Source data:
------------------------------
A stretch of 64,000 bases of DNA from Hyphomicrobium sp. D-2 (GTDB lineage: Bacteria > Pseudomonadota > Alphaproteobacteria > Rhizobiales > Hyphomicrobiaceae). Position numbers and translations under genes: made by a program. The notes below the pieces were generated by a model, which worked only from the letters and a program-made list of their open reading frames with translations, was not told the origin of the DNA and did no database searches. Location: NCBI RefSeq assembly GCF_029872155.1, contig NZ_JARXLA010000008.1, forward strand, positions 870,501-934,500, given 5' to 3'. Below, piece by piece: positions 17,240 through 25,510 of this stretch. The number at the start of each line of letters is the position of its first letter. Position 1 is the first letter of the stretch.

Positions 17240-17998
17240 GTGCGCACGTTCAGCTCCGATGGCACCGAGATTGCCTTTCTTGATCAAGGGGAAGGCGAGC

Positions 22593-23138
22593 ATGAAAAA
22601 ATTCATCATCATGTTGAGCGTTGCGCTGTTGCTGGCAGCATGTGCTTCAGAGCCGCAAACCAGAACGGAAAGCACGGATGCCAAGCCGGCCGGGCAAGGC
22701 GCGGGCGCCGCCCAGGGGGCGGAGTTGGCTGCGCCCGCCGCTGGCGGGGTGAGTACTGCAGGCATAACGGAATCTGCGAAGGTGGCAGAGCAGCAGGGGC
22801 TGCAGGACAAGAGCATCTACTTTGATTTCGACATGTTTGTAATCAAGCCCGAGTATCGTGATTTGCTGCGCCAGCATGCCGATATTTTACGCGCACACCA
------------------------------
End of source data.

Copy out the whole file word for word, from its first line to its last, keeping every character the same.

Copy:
A stretch of 64,000 bases of DNA from Hyphomicrobium sp. D-2 (GTDB lineage: Bacteria > Pseudomonadota > Alphaproteobacteria > Rhizobiales > Hyphomicrobiaceae). Position numbers and translations under genes: made by a program. The notes below the pieces were generated by a model, which worked only from the letters and a program-made list of their open reading frames with translations, was not told the origin of the DNA and did no database searches. Location: NCBI RefSeq assembly GCF_029872155.1, contig NZ_JARXLA010000008.1, forward strand, positions 870,501-934,500, given 5' to 3'. Below, piece by piece: positions 17,240 through 25,510 of this stretch. The number at the start of each line of letters is the position of its first letter. Position 1 is the first letter of the stretch.

Positions 17240-17998
17240 GTGCGCACGTTCAGCTCCGATGGCACCGAGATTGCCTTTCTTGATCAAGGGGAAGGCGAGC

Positions 22593-23138
22593 ATGAAAAA
22601 ATTCATCATCATGTTGAGCGTTGCGCTGTTGCTGGCAGCATGTGCTTCAGAGCCGCAAACCAGAACGGAAAGCACGGATGCCAAGCCGGCCGGGCAAGGC
22701 GCGGGCGCCGCCCAGGGGGCGGAGTTGGCTGCGCCCGCCGCTGGCGGGGTGAGTACTGCAGGCATAACGGAATCTGCGAAGGTGGCAGAGCAGCAGGGGC
22801 TGCAGGACAAGAGCATCTACTTTGATTTCGACATGTTTGTAATCAAGCCCGAGTATCGTGATTTGCTGCGCCAGCATGCCGATATTTTACGCGCACACCA